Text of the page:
I’m curious to know your thoughts on the future of roots music and Americana. It seems like it was kind of a niche thing, but in the past few years it’s begun emerging more in the mainstream. What do you see the future of roots music as an umbrella genre looking like on a local level and beyond?
JW: As far as Savannah goes, I kind of feel like there was a heyday when we were all doing it and it was the thing for a little while. There's been a shift in the regular performers in Savannah that were doing all of that stuff.
On a larger scale, it’s just kind of taken on this whole other thing. There’s a plethora of examples of folks that are calling themselves that. I don’t know where the music industry is going at this point.
It’s such a mixed bag at this point.
JW: I'm not scared about that because I'll keep doing whatever I'm doing. I don't have connections in Dallas, but it's going to provide me with a lot of time and inspiration to sit down and start writing again.
Do you think the problem with the state of roots music is that there's too much of a pop sheen on what's being called Americana? Should there be a back-to-basics approach to recording that captures what that instrumentation is meant to sound like?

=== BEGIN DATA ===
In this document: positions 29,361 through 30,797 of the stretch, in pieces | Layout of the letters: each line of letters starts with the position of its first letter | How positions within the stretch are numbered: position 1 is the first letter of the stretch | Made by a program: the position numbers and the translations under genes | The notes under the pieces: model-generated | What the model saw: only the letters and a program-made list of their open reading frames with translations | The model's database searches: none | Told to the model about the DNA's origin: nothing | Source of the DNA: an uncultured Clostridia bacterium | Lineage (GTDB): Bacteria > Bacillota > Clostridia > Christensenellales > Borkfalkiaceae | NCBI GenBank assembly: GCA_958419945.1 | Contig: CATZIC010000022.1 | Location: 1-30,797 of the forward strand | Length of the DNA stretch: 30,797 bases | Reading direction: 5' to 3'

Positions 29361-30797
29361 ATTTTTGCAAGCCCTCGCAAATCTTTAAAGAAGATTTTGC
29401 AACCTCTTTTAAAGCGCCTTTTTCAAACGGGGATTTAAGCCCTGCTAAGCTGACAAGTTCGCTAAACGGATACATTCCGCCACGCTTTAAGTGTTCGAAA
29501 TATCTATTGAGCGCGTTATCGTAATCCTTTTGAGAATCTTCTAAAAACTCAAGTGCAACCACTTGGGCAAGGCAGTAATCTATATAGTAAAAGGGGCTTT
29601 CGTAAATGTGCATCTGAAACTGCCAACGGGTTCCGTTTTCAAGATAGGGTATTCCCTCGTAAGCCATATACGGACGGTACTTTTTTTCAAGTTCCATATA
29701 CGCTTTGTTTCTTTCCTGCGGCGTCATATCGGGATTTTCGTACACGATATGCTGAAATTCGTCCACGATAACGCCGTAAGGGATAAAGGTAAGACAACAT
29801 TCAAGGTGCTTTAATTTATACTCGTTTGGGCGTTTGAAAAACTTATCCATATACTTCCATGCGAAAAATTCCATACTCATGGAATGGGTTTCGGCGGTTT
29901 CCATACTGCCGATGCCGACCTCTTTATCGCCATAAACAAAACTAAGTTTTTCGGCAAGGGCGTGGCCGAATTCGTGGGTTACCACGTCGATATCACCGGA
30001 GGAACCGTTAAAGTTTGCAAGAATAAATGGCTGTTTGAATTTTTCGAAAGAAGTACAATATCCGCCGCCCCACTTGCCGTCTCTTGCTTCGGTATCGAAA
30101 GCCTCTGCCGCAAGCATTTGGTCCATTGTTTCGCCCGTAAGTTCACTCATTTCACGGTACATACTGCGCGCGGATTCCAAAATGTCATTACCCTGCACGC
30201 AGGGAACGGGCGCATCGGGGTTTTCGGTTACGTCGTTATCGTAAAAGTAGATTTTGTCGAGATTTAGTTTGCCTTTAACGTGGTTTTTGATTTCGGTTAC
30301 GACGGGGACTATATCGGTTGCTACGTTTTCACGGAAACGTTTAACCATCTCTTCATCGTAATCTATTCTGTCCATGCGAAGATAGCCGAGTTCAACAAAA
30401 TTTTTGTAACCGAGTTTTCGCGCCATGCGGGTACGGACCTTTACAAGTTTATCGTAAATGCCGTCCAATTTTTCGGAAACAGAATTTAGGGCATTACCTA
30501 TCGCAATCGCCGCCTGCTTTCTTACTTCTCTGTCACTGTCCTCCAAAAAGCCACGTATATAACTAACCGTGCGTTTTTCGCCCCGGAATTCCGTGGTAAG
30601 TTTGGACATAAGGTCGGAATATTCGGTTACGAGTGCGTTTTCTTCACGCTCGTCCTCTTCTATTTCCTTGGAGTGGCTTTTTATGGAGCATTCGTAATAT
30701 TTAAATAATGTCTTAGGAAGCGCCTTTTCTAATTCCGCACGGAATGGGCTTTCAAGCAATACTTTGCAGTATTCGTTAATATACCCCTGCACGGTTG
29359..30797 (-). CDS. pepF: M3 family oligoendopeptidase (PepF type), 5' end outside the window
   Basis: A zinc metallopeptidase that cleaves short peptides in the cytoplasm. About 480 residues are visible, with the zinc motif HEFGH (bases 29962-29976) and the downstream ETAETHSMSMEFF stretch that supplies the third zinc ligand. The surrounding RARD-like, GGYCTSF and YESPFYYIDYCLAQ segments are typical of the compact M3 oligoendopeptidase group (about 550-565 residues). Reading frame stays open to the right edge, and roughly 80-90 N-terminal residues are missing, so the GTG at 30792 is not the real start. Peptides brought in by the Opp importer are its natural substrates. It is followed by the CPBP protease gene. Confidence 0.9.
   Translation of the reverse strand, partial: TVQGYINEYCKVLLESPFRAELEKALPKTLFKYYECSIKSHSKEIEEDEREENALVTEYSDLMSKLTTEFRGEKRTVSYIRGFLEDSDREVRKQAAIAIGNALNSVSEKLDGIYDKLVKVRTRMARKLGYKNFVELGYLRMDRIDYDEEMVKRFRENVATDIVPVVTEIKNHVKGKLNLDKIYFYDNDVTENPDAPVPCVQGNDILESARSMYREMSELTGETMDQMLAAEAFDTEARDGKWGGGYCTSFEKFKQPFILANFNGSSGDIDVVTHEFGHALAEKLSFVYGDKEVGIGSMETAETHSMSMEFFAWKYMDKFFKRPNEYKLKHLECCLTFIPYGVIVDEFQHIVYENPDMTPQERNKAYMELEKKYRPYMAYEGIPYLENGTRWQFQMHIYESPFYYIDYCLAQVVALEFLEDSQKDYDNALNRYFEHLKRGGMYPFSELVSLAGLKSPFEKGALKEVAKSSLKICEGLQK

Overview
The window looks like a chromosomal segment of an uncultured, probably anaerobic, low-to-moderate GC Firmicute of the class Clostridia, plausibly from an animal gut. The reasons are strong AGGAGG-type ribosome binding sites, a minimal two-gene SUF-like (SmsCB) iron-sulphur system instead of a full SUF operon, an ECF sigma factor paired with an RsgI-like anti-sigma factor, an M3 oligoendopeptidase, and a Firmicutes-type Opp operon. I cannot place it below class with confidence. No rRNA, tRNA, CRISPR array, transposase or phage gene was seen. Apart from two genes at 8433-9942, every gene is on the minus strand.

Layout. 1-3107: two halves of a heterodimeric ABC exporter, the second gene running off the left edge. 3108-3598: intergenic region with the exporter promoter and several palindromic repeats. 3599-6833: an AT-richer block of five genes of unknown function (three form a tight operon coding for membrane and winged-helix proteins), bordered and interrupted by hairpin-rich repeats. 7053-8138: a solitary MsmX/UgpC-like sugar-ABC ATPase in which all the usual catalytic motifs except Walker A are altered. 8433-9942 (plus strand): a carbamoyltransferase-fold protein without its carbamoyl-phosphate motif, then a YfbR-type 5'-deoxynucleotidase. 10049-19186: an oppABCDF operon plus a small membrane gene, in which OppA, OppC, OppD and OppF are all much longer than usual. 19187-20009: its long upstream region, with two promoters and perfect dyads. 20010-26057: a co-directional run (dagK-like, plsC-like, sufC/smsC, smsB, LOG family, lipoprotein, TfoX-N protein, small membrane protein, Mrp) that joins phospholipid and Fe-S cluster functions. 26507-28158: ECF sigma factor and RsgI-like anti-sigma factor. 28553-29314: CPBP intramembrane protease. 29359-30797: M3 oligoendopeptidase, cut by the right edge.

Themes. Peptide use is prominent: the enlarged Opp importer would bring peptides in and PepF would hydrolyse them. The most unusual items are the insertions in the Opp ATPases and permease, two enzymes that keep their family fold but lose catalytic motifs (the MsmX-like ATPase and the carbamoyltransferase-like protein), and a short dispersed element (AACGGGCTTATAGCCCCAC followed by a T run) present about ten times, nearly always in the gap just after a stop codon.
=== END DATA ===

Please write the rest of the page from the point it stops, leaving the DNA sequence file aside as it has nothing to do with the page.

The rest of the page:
JW: I'm not trying to be an ageist, but I think that there are a lot of younger folks that are just sort of jumping on the bandwagon. I'm not 100 percent sure that it's genuine or authentic. I'll give you this, right here and right now – I've been playing for 35 years. It was not until probably a decade ago that I finally found what felt right and connected musically.
What are you feeling now, as you get ready to move on? What do you take away the most from your time in Savannah?
JW: I can't even express my gratitude for having Markus Kuhlmann as my sideman for a lot of years. John Pizzichemi is my bassist, and when we flub stuff and I look over my shoulder, we laugh. That's a huge bonus for me, because it has made this fun again.
Savannah has been so kind to me. I’ve never gotten the reception and the love anywhere else that I’ve gotten in this town. I can’t even express the joy that’s come from being a regular, working musician in the Lowcountry for the last seven years. As much as I’m looking forward to an adventure, the really hard part is leaving our community. It’s leaving the people that come out and support live music. I’ve never felt that anywhere else in my life.